Acquired immunodeficiency syndrome (AIDS) is caused by the human immunodeficiency virus (HIV) which affects all body organs either directly or by opportunistic infections, and the eye is not spared. AIDS indicates advanced HIV disease in which progressive failure of the immune system allows life-threatening opportunistic infections and cancers to thrive [1]. Opportunistic disease presentation differs according to different world regions as a result of different local prevalence of opportunistic agents. The introduction of highly active antiretroviral therapy also seems to present another range of toxic pathological damage [2]. Since the first ever case of HIV was diagnosed in the US in 1981, it has become a major public health concern in all economies [3]. In 2014, there were approximately 36.9 million people living with HIV (2.6 million being children) across the world with about 70% of the cases living in sub-Saharan Africa. It is also reported that 2 million people became newly infected with HIV globally in 2014 and 1.2 million people lost their lives to AIDS-related illness in the same year [4]. The first case of HIV in Ghana was diagnosed in March 1986 and though the general prevalence and incidence rates seem to be declining, they are still far from acceptable. The national HIV prevalence is estimated at 1.47% [5]. Holland et al. were the first to report ocular manifestations of HIV/AIDS and, thereafter, ocular manifestations have been reported in up to 70% of individuals infected with HIV [6]. Ocular manifestations reflect systemic diseases and may be the first sign of disseminated infection in an otherwise asymptomatic patient [3, 7]. It is estimated that about 70 to 80% of adult HIV/AIDS patients will experience ocular complication at some point of their illness. HIV related ocular disorders result either from the direct destruction of the eye by the virus or from the actions of opportunistic infections. Such ocular disorders include cytomegalovirus (CMV) retinitis, molluscum contagiosum, HIV retinal microvasculopathy (HIV RM), keratoconjunctivitis sicca, herpes zoster ophthalmicus (HZO), Kaposi sarcoma, and neuroophthalmic lesions [7, 8]. CMV retinitis which is associated with extreme immune suppression and high viral load is the main cause of blindness in that population [8, 9]. CMV retinitis, however, seems to be rare in African patients. The patterns of ocular diseases in HIV patients also differ across different world regions as a result of possible early mortality of the patients in developing countries, differences in HIV subtype, race, influence of comorbidity, and cultural and social barriers to testing and treatment [7, 10].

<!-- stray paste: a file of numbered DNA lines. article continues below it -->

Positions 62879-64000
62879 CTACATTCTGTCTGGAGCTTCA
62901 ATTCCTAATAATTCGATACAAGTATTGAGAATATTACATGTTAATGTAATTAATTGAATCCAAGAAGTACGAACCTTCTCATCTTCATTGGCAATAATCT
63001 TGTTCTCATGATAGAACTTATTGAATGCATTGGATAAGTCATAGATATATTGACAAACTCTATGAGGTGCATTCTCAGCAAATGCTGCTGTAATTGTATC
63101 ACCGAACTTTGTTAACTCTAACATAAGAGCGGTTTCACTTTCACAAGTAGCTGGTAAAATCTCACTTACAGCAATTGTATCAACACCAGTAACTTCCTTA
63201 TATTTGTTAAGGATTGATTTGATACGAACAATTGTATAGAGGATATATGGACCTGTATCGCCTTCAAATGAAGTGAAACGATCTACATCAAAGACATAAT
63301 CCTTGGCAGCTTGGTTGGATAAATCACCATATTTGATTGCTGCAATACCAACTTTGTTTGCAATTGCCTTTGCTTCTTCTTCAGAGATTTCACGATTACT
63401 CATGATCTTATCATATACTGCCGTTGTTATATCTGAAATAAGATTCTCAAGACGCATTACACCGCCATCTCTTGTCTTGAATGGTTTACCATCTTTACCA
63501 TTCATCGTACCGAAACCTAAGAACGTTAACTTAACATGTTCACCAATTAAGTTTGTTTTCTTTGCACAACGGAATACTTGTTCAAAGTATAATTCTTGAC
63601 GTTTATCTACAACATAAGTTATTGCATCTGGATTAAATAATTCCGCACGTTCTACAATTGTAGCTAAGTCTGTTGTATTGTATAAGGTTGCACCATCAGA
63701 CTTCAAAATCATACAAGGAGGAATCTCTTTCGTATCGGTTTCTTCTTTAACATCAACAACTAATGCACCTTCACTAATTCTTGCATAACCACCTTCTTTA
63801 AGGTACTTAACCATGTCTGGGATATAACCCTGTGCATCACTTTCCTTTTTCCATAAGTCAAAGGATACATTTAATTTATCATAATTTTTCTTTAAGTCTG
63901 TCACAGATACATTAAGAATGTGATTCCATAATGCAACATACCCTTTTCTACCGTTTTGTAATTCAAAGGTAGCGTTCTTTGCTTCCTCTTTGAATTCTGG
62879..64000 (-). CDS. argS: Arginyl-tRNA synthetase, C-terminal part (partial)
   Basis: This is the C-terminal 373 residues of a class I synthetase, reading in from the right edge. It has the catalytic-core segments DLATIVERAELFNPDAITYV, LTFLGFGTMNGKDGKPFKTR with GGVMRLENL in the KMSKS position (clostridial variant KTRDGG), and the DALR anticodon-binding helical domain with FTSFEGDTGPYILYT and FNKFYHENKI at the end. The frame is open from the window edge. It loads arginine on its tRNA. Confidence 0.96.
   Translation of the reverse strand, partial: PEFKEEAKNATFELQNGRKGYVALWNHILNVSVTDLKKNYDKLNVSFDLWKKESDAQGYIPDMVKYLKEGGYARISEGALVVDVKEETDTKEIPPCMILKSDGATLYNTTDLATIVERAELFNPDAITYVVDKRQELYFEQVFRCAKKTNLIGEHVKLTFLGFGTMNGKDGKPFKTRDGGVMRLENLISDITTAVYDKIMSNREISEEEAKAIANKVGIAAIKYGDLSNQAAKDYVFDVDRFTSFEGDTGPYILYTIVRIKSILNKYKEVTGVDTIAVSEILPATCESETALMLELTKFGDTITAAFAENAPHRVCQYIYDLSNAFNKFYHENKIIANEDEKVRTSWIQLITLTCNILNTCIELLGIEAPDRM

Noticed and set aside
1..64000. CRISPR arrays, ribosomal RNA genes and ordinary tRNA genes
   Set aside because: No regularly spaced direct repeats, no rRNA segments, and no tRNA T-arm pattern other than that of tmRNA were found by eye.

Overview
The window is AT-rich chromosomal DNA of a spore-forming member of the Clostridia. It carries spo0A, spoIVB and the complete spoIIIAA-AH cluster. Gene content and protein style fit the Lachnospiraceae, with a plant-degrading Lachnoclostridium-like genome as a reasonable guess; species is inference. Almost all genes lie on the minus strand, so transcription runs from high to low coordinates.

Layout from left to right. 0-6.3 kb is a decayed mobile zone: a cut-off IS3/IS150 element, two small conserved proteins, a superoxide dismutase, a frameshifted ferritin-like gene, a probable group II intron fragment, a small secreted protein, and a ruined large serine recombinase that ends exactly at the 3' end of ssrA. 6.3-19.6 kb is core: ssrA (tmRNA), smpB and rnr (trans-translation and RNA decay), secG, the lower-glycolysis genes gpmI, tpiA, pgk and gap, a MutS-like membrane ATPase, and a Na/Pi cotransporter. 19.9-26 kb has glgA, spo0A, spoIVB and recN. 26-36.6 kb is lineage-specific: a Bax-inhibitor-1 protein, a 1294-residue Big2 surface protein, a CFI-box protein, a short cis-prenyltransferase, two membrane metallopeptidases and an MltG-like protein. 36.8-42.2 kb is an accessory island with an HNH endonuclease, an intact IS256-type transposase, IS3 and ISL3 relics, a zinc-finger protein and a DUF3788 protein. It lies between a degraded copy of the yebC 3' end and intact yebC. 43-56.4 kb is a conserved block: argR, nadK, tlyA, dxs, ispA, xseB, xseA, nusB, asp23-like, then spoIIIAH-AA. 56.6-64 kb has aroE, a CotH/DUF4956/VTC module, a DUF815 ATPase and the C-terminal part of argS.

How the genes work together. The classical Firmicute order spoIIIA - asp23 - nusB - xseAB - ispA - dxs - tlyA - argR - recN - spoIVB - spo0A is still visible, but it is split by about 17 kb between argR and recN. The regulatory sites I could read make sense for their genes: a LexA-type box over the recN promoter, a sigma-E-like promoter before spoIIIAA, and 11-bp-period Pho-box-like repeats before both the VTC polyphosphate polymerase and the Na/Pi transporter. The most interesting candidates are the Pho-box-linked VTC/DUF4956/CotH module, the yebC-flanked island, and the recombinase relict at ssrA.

There is a huge dearth of information in Ghana on ocular related findings in HIV patients. Reports from other societies have always considered the associations between HIV related ocular manifestations and CD4 counts but not viral loads. The purpose of this study was to evaluate the associations between presenting ocular disorders and CD4 counts/viral load copies in HIV positive patients attending the Cape Coast Teaching Hospital, Ghana.